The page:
THE GOSPEL (Mk 12:38-44) makes it clear to us why Jesus’ public ministry ended up on the cross.
It was not really because he had said anything against the Roman Government that he was sentenced to death by crucifixion. It was rather because he had touched some raw nerves in the Temple Administration. There were certain things that he said about the financial abuses that so angered the Temple authority figures who happened to be supportive of the Roman Imperial government. These were the ones who labeled Jesus as a “terrorist” and succeeded in getting the Roman Government to have him arrested on the allegation that he was inciting people to sedition or plotting to overthrow the government.
There was really no such thing a due process for him; there was only a semblance of a trial that was fast-tracked by his detractors. They managed to use the Roman government’s anti-terrorist law as a weapon against legitimate dissenters, like Jesus. As soon as they got him convicted, they immediately distanced from the case and kept mum, as if they had nothing to do with it.
But what was Jesus guilty of? He was guilty of being too critical of the ruling Jewish authorities. He was found to be too blunt in his words; of calling a spade a spade with regard to their abuses. In Matthew 23, his words are even harsher. He calls them “serpents” and “a brood of vipers,” and “murderers of prophets.” Listen to what he said in today’s Gospel, “They devour the houses of widows and, as a pretext, recite lengthy prayers.” In short he had openly accused them of corruption and of turning religion into a business and an opportunity to suck out the blood of the poor.
There is another biblical character who also did something like this: the prophet Daniel. In Chapter 13 of the Catholic versions of Daniel, we have the story of Daniel’s conflict with the priests of the Babylonian god, Bel. The supposed setting is the exile, and we are told that the Babylonian priests had succeeded in turning their religion into a lucrative racket. They conditioned the people into believing that their god demanded rich offerings of grains, olives, animal meats, wine and oil because he needed a lot of food. They also threatened them that their god could get angry if he went hungry and might punish them for it.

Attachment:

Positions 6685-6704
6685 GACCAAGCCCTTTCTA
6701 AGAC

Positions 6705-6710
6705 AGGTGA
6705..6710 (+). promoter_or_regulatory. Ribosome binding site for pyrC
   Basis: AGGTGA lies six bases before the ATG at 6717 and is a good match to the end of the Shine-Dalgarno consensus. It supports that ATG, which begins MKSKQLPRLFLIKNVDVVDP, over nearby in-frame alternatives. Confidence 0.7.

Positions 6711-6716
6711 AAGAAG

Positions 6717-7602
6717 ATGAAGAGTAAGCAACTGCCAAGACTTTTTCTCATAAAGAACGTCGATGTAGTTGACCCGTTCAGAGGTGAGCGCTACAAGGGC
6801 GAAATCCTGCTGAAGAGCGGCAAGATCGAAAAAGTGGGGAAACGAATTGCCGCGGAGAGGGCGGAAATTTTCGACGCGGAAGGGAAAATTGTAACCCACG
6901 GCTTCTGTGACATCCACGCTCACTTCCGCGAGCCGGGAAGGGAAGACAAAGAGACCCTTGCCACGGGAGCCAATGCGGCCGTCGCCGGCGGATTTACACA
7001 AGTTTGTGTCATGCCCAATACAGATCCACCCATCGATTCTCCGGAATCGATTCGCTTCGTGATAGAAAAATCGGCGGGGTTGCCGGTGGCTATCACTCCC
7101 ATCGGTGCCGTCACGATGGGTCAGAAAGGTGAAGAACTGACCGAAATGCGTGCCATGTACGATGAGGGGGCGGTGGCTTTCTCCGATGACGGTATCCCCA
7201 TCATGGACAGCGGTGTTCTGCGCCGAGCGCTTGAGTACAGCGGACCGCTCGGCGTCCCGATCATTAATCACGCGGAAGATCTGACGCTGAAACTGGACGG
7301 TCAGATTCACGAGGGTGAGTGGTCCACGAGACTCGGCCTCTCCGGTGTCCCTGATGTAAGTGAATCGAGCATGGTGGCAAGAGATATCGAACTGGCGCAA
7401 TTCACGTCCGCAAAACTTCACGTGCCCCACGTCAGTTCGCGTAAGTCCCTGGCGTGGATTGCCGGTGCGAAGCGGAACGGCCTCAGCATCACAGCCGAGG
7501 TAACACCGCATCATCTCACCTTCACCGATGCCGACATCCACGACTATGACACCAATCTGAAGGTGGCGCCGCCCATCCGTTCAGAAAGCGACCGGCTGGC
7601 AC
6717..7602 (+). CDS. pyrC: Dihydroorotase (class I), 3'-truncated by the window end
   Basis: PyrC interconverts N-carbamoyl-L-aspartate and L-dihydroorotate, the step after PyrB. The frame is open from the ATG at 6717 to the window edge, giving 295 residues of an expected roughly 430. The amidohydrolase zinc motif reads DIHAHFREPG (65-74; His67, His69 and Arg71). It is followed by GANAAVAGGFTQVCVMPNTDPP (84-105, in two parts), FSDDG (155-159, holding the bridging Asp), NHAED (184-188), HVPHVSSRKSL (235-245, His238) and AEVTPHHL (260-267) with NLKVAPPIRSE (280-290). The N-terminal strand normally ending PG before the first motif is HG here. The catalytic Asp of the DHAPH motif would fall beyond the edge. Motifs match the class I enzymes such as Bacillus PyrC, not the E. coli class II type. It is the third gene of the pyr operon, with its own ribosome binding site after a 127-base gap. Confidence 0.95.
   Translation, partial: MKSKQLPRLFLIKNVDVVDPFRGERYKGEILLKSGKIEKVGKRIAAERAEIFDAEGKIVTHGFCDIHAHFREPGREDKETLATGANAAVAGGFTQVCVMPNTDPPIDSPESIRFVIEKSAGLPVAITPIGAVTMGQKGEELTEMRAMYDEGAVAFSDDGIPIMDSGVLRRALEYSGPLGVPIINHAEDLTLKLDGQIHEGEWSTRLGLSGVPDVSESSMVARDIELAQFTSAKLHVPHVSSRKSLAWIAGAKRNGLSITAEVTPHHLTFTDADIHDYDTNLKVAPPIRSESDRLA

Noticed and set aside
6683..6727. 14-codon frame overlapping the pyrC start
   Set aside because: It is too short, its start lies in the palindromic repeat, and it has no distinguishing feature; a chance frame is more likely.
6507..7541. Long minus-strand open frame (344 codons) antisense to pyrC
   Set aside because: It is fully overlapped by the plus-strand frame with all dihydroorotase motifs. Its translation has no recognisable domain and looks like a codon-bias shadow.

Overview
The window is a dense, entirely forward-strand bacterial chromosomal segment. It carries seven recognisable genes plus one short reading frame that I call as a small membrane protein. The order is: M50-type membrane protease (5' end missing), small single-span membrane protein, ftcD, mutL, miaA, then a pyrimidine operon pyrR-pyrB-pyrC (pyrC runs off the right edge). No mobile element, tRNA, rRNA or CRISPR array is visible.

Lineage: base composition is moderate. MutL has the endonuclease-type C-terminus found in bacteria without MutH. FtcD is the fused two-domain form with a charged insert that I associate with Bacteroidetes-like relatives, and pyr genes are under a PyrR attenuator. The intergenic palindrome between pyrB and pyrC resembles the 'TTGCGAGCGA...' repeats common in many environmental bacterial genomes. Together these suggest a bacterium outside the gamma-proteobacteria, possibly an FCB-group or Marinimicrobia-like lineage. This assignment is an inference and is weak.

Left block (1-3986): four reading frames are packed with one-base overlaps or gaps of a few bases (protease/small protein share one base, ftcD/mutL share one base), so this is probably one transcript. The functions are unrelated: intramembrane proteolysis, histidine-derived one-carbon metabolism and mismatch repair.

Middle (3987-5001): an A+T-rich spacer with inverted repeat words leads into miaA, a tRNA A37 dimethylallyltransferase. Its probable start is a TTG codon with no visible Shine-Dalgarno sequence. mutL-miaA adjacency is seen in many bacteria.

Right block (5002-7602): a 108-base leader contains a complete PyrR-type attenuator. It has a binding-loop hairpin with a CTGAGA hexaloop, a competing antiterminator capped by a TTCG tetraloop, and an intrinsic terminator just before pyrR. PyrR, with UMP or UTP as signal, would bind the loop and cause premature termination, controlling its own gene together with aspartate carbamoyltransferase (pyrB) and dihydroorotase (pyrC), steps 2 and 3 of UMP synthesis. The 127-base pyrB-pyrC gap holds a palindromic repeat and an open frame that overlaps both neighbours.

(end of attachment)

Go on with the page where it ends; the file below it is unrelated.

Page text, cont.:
The hero in the story is the prophet who boldly challenges their racket and gains the ire of the king. Unlike Jesus, Daniel is more successful. He is able to prove his point that it was not their god who was eating up their offerings, but rather the priests, their wives and their children. In the end, Daniel gets vindicated.
This funny little story which you’ve probably never even read in the Bible, is not really about the Babylonian priests. I am more inclined to believe that it was written to caricature the ruling priestly class of the Jerusalem temple, and to criticize them for their abuses. It was something of an anti-temple polemic.
The point of the story is clear: God has no need of burnt offerings and sacrifices. The prophets have pointed this out many times because the people tended to think that they could get away with murder and corruption by offering costly sacrifices. They regarded them as a short-cut to salvation. Do you remember that song by Peter Paul and Mary that said, “If religion were a thing that money could buy, then the rich would live and the poor would die.”? Israel was required to pay tithes—meaning ten per cent of their earnings, and it was clear in their tradition these were not offerings to God. They were rather their obligation to the priestly family of the Levites who did not get their share or portion when the promised land was divided, because they were to regard only God as their “portion and cup.”
This has been an issue of the prophets, already centuries before the time of Jesus. In Micah 6, 6-7, we hear the prophet saying, “With what shall I come before the LORD… Shall I come before him with burnt offerings, with calves… with rams, or with streams of oil? Shall I offer my firstborn child for my sins?” Then the answer follows on v. 8: “You have been told, O mortal, what is good, and what the LORD requires of you: Only to do justice and to love goodness, and to walk humbly with your God.”
We have this too in Psalm 51, “For in sacrifice you take no delight, burnt offering from me you would refuse. My sacrifice is a contrite spirit. A humble and contrite heart you will not spurn.”
What Jesus and the prophets before him were pointing out in their critique of burnt offerings and sacrifices was the tendency to develop an attitude of false righteousness—as if they could buy their way to heaven, as if God owed them a debt of gratitude for what they offered. In the sermon on the mount, Jesus tells his disciples not to imitate those who blow the trumpets to call attention to themselves when they did their almsgiving.
In one of the weekday Prefaces prayed at Mass, there is a line that expresses this beautifully. It says, “You have no need of our prayers, yet our desire to thank you is itself your gift. Our prayer of thanksgiving adds nothing to your greatness, but makes us grow in your grace.” The logic of Christianity is: God is not asking for ten percent; he demands 100 percent. What pleases God is when we learn to live our whole lives as gift, as a thanksgiving offering.
This is what Catholic doctrine calls participation in the common priesthood—the priesthood of holiness of life. The challenge to follow the way of Jesus, who is both the priest and the victim, the offerer and the offering. He does not say I will offer a lamb for your sins. He will say, I am the lamb, I will offer my life for you. His gift is not a token sacrifice but his whole life.
“Jesus the ‘terrorist'” is a homily delivered by Bishop Pablo Virgilio David of the Diocese of Kalookan on Saturday, June 6, the 9th Week in Ordinary Time. He was reflecting on the Gospel of Mk 12:38-44.